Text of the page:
My Swedish Ancestry Is Calling To Me
It definitely feels like Fall in Forest Grove, Oregon. The cooler weather makes me think about my Scandinavian ancestry.
I’m Swedish on my mother’s side. Her mom, my grandmother, emigrated to the United States with her family in 1903. Their home was in Stockholm. She passed away when my mom was only 15 years old, so I never got to meet her. But I heard lots of stories and have always identified with the Swedish side of my family.
The traditional Norse style of eating has been appealing to me lately. Consuming a diet close to what my DNA was formed on makes sense to me.
I’ve eaten a lot of foods over my life that probably haven’t been so great for my particular body.
For instance, none of the following fruits exist naturally in the Scandinavian countries;
Tropical Fruits – such as; banana, mango, papaya, oranges, grapefruits, lemons, limes, tangerines, pineapple, melons of any kind, kiwi, coconuts or any coconut products, dates, figs, etc.
So, it seems likely that my DNA probably wouldn’t do well with them.
The fruits that grow in Sweden, and other Scandinavian countries, are only found during short seasons of the year. Then they’re stored by drying or bottling for use during the long winter months. These fruits are much lower in carbohydrate than some of the other, sweeter varieties.
Fruits grown in Sweden include; wild berries such as lingonberries, cloud berries, Swedish blueberries, blackberries, cranberries, wild raspberries and strawberries, and tree-fruits such as apples, pears, plums, and cherries.
The Traditional Swedish Diet
According to Swedish YouTuber, Arith Härger in his video The Food of the Vikings 50-60% of the (traditional) Swedish diet consisted of meat and fish. So, pretty naturally low-carb. Their northern climate is much too cold to grow many fruits and vegetables.
In 2013 Sweden stood out from the crowd by taking a national position on the low-carb diet, saying that “…during the first six months (of any diet)…a low-carbohydrate diet, such as LCHF, is clearly more effective than today’s conventional advice.”
An exciting survey published in 2011 states that “one in four Swedes follow the LCHF-method! Five percent of Swedes are hard core low carbers.”
However, the traditional Swedish diet DOES also include grains, such as; oats, barley, wheat, and rye in the form of many breads and porridge. However, these are often flat breads or crisps, almost always served spread with butter or other high-fat dairy products. This addition of fat helps to slow the release of sugar into the blood stream.
This is also true of the root vegetables Swedes consume. Most are served drenched in butter, dairy or a fatty gravy.
So, I’m currently adopting a more Swedish approach to my diet. I’m focusing on low-carb, but also keeping in mind the traditional foods my Norse ancestors would have eaten.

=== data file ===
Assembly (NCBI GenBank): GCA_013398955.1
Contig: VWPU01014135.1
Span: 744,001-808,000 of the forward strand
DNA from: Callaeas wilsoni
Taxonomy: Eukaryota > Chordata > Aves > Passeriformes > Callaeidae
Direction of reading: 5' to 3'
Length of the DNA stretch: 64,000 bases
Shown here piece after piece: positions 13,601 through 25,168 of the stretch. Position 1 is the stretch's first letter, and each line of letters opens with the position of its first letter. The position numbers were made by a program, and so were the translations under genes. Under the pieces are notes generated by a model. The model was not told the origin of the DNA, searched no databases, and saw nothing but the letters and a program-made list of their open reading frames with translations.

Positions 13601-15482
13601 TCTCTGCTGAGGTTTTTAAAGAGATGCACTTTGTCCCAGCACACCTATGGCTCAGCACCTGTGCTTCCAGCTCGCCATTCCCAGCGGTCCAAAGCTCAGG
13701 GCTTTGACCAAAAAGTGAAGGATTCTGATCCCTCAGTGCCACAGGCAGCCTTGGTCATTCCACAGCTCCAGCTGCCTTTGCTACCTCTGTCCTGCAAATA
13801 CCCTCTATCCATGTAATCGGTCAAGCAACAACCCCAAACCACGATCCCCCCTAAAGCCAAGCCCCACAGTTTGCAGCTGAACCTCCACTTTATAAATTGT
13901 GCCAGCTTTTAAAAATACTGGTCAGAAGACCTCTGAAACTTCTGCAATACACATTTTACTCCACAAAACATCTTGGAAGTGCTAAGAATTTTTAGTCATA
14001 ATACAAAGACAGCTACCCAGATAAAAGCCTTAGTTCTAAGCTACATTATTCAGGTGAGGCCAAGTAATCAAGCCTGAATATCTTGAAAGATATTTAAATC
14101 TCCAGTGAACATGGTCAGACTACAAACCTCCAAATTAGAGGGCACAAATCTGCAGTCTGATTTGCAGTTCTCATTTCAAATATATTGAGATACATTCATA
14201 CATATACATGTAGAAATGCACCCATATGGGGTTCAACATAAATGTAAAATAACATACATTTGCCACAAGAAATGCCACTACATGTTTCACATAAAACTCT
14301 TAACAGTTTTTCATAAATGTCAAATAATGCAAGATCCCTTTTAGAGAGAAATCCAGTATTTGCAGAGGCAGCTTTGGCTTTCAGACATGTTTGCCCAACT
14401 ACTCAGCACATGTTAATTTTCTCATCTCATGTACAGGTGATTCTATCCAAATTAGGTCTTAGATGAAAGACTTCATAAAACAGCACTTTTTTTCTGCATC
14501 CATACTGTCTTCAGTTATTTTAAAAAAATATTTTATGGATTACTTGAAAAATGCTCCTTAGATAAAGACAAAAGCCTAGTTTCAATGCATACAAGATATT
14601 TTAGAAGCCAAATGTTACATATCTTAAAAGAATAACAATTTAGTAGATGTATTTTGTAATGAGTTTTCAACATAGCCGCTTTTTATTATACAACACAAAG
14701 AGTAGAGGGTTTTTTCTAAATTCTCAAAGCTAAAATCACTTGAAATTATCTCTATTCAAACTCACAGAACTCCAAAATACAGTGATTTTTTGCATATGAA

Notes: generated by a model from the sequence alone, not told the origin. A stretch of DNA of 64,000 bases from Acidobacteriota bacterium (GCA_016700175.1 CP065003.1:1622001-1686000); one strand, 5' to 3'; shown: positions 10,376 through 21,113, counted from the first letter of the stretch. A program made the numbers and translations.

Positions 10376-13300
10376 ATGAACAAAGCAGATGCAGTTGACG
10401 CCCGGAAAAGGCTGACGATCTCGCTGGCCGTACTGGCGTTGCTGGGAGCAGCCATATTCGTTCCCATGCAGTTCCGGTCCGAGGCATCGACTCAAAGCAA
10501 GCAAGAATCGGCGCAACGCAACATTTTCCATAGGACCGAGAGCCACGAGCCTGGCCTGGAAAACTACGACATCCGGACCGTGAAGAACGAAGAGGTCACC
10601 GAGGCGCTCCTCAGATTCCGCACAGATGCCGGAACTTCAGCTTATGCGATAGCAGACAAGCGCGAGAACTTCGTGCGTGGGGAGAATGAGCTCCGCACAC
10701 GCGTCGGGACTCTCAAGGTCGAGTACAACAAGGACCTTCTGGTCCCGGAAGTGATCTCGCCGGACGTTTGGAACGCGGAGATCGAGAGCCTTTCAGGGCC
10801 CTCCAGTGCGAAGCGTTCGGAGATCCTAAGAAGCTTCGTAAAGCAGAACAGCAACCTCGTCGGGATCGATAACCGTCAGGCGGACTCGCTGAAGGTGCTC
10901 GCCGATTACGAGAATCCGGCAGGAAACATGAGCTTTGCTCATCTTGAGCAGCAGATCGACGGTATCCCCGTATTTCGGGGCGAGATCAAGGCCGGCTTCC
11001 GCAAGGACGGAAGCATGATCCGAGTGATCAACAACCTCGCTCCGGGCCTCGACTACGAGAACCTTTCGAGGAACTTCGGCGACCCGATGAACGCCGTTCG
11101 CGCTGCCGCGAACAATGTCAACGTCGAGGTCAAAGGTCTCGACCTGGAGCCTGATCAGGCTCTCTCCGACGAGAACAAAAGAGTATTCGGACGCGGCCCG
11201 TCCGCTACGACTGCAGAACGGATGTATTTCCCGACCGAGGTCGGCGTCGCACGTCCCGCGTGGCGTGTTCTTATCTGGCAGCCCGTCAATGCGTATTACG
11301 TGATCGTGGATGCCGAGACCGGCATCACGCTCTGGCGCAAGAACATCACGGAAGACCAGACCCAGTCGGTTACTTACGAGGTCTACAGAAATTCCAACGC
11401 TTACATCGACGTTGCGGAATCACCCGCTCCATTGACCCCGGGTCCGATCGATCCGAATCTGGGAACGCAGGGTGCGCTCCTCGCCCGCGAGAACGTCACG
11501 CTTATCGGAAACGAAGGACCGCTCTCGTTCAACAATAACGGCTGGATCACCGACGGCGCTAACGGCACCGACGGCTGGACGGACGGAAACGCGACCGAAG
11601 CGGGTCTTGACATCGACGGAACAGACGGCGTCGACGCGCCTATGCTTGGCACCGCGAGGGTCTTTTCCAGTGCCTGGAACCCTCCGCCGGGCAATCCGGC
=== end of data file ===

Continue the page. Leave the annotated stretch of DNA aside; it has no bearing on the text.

Below is a typical Swedish recipe, a version of which my mother regularly made while I was growing up Though this one is more Keto-Friendly!
The recipe comes from the Diet Doctor website. Dr Andreas Eenfeldt, the founder of the site, is a Swedish doctor well-known in the low-carb community!
- ½ yellow onion
- 1 lb ground beef or ground pork or a mix
- 4 oz. cream cheese
- 1 egg
- 1 tsp salt
- 1 pinch pepper
- 1 pinch ground allspice
- 3 tbsp butter
- 1¼ cups heavy whipping cream
- 2 oz. cream cheese
- 1 tbsp tamari soy sauce (optional)
- salt and pepper
- 15 oz. cauliflower
- 4 tbsp lingonberries or frozen cranberries
Grate or chop the onion finely and put in a bowl with the ground meat. Add the other ingredients and mix well.
Wet your hands, and roll the mixture into meatballs that are approximately 1 inch in diameter.
Add butter to a frying pan and fry the meatballs over medium heat until fully cooked through.
Cook the cream and cream cheese in a saucepan. Mix in the left over juices from the frying pan used to cook the meatballs. For a thinner sauce, dilute with a couple of tablespoons of water.
Add soy sauce if you prefer a sauce with a darker color and saltier taste.
Lower the heat and let simmer for a couple of minutes or until you reach the desired consistency. Season with salt and pepper.
Cauliflower and lingonberries
Boil cauliflower florets in lightly-salted water until just softened. Mash gently with a fork into chunky pieces for serving.
Heat the lingonberries or cranberries in a couple of tablespoons of water. Bring to a boil. Simmer for approximately 10 minutes. Mash gently using a fork. Add a small amount of honey or other sweetener; just enough to take the bitter edge off the berries.
Lingonberries are a staple in Scandinavian cuisine. They grow in forested areas, and taste similar to cranberries, but not as bitter.
* CLICK HERE for the original recipe at Diet Doctor dot com